Iron Age Torc Acquired For Nottinghamshire Museum

By 24 Hour Museum Staff | 04 January 2006
photo of a gold torc necklace made from thin twisted ropes of metal bent into a collar

The Newark Torc. Courtesy NHMF

A beautiful and rare 2,000-year-old gold choker has been acquired by Newark and Sherwood Museums Service, Nottinghamshire, with help from the National Heritage Memorial Fund (NHMF).

The neckpiece, known as the Newark Torc, was bought for £350,000, including a grant of £285,000 from the NHMF.

Dating from between 200 and 50BC, the torc is an exceptional piece of craftsmanship and is one of the finest examples of Celtic jewellery ever recovered in the UK. It is formed from ropes of a deep yellow gold alloy (made from gold, silver and copper), shaped into a collar with two decorated rings at either end. It would have been worn by a man or woman of high status as a symbol of power.

“The discovery of the Newark Torc is not only one of the most exquisite examples of British craftsmanship from the pre-Roman era but also one which challenges our understanding of Iron Age communities,” said Councillor Tony Roberts, Leader of Newark and Sherwood Council.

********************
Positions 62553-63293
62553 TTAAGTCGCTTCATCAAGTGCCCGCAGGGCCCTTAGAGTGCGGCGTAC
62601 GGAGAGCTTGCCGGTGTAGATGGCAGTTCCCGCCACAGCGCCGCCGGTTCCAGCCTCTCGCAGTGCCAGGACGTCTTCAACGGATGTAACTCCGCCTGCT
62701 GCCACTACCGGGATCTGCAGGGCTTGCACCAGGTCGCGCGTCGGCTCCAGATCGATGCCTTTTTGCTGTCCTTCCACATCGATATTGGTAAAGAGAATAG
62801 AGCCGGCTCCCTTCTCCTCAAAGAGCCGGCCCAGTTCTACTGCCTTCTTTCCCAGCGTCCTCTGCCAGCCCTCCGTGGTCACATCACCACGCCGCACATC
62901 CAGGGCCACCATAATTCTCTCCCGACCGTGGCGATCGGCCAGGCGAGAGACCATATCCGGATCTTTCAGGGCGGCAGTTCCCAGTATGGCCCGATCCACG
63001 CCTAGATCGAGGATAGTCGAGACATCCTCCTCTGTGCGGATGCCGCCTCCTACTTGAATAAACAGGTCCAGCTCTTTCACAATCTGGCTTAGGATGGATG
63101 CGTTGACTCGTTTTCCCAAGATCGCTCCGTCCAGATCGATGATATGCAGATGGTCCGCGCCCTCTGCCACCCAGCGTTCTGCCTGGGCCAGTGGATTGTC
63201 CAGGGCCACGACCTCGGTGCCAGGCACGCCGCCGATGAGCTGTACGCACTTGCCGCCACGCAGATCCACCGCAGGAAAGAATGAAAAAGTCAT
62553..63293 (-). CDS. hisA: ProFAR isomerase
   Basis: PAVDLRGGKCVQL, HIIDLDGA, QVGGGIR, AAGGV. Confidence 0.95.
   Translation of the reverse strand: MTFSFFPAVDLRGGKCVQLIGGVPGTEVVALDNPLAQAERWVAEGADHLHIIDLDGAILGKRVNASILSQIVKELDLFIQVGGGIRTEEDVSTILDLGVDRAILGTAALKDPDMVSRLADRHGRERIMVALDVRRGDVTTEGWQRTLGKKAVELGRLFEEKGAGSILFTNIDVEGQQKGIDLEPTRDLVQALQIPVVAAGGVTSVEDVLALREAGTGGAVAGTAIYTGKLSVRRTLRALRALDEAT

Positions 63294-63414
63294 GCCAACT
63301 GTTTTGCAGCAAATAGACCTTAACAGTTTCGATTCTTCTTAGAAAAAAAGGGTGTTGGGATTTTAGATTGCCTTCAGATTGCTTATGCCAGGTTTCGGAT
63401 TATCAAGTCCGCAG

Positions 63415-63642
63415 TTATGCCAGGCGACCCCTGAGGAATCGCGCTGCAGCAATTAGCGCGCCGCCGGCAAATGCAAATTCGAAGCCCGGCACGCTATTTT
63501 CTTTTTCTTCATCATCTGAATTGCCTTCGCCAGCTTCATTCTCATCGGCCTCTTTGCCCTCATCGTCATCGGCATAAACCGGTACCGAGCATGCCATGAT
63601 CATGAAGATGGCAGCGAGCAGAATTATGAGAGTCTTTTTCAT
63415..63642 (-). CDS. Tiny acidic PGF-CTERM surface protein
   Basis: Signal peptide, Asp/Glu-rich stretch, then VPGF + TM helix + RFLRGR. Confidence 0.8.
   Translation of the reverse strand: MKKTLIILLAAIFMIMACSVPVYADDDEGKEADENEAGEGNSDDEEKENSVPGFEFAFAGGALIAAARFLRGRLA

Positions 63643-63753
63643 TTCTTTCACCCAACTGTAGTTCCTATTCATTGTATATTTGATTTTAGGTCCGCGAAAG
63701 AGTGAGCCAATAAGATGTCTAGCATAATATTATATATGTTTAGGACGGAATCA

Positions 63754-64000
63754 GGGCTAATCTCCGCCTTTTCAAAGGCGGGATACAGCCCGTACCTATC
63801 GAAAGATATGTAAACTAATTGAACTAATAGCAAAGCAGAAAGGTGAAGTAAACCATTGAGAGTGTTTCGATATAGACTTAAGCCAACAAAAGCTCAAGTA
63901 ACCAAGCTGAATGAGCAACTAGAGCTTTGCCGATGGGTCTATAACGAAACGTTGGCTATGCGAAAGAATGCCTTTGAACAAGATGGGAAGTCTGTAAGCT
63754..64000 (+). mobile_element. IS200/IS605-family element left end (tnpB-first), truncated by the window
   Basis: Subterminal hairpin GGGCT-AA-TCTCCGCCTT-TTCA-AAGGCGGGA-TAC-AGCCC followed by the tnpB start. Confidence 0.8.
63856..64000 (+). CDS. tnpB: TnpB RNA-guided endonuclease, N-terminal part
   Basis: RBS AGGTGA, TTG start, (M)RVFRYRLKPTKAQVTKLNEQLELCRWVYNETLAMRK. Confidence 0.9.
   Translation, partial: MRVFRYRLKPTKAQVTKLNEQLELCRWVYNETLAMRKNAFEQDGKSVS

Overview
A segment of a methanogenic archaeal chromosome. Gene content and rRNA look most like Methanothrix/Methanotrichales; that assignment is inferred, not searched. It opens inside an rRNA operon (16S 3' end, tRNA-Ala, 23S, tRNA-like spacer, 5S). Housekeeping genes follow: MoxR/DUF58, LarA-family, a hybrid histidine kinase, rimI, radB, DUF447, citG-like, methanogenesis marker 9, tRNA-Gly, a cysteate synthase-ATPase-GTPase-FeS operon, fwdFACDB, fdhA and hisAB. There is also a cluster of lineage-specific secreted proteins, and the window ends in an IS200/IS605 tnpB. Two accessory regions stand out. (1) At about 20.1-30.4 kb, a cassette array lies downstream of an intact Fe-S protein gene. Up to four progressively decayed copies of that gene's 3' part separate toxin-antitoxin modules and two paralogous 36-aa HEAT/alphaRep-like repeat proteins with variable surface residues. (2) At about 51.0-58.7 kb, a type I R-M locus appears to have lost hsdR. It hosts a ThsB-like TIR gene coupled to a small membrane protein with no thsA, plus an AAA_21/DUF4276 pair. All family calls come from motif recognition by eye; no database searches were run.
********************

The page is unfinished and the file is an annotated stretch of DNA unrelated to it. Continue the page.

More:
“Newark and Sherwood is home to much of the nation’s history, from Robin Hood to the Civil War and we are delighted that the District Council has been able to secure this exceptional and rare item for the future.”

The torc came from a ceremonial burial in a pit near Newark, Nottinghamshire, but its location has been kept secret. It was discovered by a metal detectorist and declared Treasure in 2005.

“This piece of jewellery is an outstanding example of Iron Age craftsmanship,” said Stephen Johnson, Head of the NHMF.

“This National Heritage Memorial Fund grant will ensure that this very special part of our heritage is put on display where people can enjoy it for many years to come.”

The torc is held at Millgate Museum, Newark.

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